With his wife, Sharon, trailing him, Arthur Battaglia snakes through a congested Sportmart in Santa Rosa, Calif. The affable 42-year-old knows the floor plan well, as the store is located in a newish strip mall two blocks west of his apartment complex. He darts past a round of ski jackets, then by a rack of 49ers sweatshirts. He jokingly strokes with his arms as though he were swimming. "More than once, Sharon has followed me daydreaming through the sports store," Battaglia says.
"I think it's cool," she replies.
Battaglia cuts around a bend and down an aisle stocked with new sneakers. He inspects them quickly, then heads for a gulch of in-line-skating gear. He stops and surveys the products reverently. Elbow pads, knee pads, wrist guards, and helmets. "There it is," he says. "My future, hanging on a shelf."
Battaglia's destiny, he believes, is the next great advance in athletic-equipment technology, an industry with $17.3 billion in yearly sales. His concept is this: A geodesic dome bears a great deal of weight over a light frame. Therefore, little webs of geodesic triangles inside a helmet or a knee pad should absorb and redistribute the impact of a tackle on a gridiron or a fall from a bike. In 1994, Battaglia applied for a utility patent for his concept. Eighteen months later the application resulted in the award of U.S. patent #5,524,641. Battaglia recalls being thrilled when he opened the letter from the bureaucrats granting his claim. But in the six years since then Battaglia has gotten no further than having just one crude prototype to show people, despite his personal investment of $8,000 on the project.
As the youthful inventor's temples start to gray, he is coming to the conclusion that getting a patent is only the first of many milestones. "American business is all about the stories of people who didn't give up, like Fred Smith and Ross Perot," he says with a sigh. "I'm a guy trying to make it, and trying hard."
Yet sadly, the tale of Battaglia's languishing invention is certainly more commonplace than the triumphal biographies of the heroes he cites. Many entrepreneurial efforts just stall, and they often stall for reasons that are hard to pinpoint. Diligent entrepreneurs rarely know if and when they should let go. The clichés fill an inventor's mind as tools and sketches clutter his workbench: Persistence pays. If at first you don't succeed, try, try again. Genius is 1% inspiration and 99% perspiration. Except, doesn't that kind of optimistic conditioning contradict the capitalistic premise that resources and talent should flow constantly across an open market to the most lucrative and rewarding projects? Is Battaglia's patent just a dud? Is his exceptional entrepreneurial stick-to-itiveness blinding him to reality? Or is next year the year his invention will take the sports world by storm?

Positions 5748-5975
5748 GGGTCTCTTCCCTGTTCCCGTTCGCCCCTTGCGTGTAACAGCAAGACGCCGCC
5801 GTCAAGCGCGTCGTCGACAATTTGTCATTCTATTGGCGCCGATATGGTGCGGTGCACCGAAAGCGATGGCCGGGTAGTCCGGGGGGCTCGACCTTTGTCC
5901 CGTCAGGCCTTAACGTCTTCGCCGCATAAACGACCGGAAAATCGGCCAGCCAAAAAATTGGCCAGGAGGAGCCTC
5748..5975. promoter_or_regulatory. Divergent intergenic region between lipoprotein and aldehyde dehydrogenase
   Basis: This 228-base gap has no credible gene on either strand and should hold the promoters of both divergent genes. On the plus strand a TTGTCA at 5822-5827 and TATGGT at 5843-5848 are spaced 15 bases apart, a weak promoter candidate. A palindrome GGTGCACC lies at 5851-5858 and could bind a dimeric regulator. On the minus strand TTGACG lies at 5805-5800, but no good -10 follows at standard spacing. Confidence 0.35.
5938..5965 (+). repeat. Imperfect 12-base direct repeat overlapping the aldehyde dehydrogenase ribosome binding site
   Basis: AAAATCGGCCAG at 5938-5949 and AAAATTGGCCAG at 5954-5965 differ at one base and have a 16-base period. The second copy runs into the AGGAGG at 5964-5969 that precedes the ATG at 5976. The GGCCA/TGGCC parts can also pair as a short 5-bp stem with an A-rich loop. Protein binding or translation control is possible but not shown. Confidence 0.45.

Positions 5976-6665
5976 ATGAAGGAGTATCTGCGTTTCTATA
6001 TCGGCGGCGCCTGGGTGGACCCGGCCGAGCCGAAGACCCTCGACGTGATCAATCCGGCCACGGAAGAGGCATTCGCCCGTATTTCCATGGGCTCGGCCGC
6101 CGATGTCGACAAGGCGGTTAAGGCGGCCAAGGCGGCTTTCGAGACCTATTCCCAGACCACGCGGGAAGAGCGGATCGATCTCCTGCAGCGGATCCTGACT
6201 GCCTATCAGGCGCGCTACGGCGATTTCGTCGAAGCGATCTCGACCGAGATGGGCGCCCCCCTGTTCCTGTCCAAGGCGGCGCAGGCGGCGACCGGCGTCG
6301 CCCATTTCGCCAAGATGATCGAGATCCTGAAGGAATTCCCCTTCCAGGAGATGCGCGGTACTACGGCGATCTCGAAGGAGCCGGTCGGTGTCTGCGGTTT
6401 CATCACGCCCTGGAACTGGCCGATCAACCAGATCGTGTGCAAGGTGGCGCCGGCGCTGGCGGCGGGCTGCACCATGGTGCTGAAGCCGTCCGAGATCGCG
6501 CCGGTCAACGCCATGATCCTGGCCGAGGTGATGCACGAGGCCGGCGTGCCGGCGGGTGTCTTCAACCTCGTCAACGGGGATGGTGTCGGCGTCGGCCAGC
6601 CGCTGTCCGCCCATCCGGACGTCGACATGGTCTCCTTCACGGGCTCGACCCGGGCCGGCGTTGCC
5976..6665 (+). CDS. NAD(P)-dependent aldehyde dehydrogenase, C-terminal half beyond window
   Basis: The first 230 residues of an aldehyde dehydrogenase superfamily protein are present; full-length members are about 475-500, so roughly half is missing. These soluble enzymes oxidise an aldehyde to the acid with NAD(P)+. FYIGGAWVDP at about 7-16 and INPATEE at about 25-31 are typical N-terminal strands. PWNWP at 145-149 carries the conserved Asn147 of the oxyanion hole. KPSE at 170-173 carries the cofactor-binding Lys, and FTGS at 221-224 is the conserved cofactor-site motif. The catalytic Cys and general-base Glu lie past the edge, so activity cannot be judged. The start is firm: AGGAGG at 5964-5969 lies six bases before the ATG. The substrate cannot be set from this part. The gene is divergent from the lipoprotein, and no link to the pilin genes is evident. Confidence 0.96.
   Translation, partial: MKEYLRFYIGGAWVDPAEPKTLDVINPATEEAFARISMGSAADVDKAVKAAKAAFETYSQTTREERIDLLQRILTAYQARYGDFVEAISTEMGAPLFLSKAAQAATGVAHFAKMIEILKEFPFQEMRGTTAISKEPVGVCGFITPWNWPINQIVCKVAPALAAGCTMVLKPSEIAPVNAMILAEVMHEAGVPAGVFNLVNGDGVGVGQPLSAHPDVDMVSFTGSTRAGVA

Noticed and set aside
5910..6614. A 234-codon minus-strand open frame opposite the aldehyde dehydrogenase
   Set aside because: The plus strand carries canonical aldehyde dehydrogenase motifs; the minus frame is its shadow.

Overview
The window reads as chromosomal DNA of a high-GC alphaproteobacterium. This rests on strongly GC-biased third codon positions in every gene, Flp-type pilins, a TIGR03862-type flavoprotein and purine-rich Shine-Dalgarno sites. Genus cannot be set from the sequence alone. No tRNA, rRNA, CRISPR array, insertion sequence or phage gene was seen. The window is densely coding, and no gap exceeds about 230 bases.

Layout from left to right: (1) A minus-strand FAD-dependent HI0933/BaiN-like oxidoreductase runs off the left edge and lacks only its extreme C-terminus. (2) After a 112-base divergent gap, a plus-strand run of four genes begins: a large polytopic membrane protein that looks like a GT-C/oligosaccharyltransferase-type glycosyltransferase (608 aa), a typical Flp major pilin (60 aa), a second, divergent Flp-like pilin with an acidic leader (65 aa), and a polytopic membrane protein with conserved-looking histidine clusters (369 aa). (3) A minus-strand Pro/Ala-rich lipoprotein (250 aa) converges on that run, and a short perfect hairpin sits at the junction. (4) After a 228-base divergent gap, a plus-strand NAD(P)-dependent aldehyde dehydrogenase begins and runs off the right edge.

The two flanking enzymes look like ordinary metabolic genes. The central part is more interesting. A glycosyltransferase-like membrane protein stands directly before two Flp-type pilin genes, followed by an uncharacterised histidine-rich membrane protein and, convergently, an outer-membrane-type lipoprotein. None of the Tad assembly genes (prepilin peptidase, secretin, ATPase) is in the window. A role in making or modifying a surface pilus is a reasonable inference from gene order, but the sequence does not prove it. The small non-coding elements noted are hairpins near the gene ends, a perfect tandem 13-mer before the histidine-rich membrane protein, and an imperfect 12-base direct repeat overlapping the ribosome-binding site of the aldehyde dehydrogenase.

Such questions feed a maddening debate -- and not just an existential one. Battaglia believes his invention offers his best chance to make it big, if only he can figure out how. But the eight years since he first sketched his idea on the back of a Pete's Wicked Ale coaster have been frustrating. As he and Sharon emerge from the Sportmart, a lurid orange sun sets behind a ridge on the western side of Sonoma Valley -- and with it Battaglia's confidence wanes. "I wonder if the people here get tired of my coming in," he says sheepishly. " 'Here comes Art to squeeze the shoes again.' "